A detailed letter of intent for tenancy can be an important part of negotiating a lease. The reason for writing a letter of intent is to capture in writing the terms that have been tentatively agreed to by the landlord and potential tenant. The format is very similar to that of an actual lease, but is not legally binding in the same way. Modifications can be made to the agreement, but the creation of a written statement or letter of intent represents a meeting of the minds and is a step toward producing and executing an actual lease.
True to its name, a letter of intent for tenancy takes on the appearance of a standard business letter. It should be dated and addressed to a particular individual. Where it differs from a typical letter, however, is in the format of its body. Rather than paragraphs describing the terms of the proposed lease, the letter of intent sets off discrete, often enumerated, sections that have the appearance of a formal contract (see examples in References and Additional Resource sections below). Each section bears an explanatory title and the relevant terms reflecting the most recent agreement between the parties.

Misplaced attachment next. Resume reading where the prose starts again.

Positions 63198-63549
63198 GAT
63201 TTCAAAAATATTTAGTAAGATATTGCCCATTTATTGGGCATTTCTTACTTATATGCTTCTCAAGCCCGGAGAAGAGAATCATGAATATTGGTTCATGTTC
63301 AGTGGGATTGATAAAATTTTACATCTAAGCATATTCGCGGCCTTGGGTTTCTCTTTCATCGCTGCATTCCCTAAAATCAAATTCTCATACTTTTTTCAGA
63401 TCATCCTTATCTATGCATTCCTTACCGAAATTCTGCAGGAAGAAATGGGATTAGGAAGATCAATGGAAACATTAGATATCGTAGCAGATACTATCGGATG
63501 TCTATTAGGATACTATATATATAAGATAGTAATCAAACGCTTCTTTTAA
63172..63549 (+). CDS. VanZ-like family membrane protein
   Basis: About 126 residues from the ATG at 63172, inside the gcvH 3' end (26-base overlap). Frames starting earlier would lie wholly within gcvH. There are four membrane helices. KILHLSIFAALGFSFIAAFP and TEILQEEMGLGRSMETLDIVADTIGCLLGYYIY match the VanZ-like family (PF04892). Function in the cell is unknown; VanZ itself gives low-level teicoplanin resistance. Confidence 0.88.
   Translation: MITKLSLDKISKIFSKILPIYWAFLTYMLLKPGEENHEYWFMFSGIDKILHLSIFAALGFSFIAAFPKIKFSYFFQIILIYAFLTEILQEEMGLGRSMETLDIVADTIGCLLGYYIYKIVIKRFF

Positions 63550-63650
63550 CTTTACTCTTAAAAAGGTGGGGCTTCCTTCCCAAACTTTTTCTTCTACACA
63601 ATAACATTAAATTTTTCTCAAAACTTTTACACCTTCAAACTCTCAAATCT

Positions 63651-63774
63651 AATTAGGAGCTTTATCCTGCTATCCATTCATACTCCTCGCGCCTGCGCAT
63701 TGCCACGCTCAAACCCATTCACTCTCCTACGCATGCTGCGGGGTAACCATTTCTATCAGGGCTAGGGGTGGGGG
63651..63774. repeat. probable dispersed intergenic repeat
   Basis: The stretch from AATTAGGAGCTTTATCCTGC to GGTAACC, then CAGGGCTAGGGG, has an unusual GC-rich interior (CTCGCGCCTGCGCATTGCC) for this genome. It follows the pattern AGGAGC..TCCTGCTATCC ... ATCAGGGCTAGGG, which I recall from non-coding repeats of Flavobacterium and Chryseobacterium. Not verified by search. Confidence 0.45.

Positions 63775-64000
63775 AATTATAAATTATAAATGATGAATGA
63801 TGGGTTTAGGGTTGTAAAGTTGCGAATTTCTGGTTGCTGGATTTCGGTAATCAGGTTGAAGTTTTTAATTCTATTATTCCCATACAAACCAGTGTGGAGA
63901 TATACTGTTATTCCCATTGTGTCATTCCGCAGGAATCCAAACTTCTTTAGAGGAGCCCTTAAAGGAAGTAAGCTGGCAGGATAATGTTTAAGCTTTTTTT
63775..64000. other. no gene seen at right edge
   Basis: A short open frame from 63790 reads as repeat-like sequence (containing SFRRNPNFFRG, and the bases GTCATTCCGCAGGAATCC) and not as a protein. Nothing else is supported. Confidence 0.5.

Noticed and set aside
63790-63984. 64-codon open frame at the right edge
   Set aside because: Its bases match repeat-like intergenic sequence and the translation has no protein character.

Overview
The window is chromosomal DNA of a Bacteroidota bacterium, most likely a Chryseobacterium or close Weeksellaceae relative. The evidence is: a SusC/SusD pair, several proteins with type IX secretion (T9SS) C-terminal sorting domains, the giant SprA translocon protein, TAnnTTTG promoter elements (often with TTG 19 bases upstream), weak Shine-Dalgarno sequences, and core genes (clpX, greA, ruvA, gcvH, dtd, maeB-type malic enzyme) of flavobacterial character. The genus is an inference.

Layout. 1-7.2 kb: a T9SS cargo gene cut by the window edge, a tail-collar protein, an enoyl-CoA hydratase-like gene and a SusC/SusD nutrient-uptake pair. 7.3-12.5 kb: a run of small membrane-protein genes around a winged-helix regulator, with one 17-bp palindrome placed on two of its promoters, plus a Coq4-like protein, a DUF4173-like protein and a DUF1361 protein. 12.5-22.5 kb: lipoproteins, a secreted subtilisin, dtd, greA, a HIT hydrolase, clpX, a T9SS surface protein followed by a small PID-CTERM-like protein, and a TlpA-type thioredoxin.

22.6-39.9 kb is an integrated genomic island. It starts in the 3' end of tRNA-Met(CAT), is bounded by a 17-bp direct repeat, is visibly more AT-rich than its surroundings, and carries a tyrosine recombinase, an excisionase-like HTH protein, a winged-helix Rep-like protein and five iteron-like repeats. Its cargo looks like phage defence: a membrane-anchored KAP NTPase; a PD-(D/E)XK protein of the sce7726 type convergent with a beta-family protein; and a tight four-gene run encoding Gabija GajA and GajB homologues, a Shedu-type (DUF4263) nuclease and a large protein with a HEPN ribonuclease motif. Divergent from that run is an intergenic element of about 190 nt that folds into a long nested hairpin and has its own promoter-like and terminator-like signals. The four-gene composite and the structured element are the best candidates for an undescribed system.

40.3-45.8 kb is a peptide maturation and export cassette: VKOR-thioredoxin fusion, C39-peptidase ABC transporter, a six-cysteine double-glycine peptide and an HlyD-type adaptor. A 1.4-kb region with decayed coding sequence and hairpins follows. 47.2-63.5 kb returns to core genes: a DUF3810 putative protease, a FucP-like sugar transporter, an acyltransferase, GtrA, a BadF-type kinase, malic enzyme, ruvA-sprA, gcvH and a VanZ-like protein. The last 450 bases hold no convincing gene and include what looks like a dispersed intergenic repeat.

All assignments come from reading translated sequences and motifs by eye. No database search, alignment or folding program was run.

There are few basic pieces of information that must be included in any letter of intent for tenancy. It might be obvious, but the landlord, the tenant and the property in question must be unambiguously identified. Individuals and businesses can be identified by name. Property is usually identified not just by address, but also by a brief description of the premises, possibly including square footage and type of facility (office, industrial, warehouse, etc). Though they are subject to change, a letter of intent should also include an anticipated start date for the tenancy, a lease rate and a termination date.
Though not strictly required, it's the additional terms to the lease that are usually the object of negotiation. These terms include the landlord's responsibilities (maintenance), mutual rights to terminate the agreement under particular circumstances, the amount of security deposit and renewal options. Other terms such as parking, garbage removal, janitorial, utilities, solicitation and the posting of signs can also be included.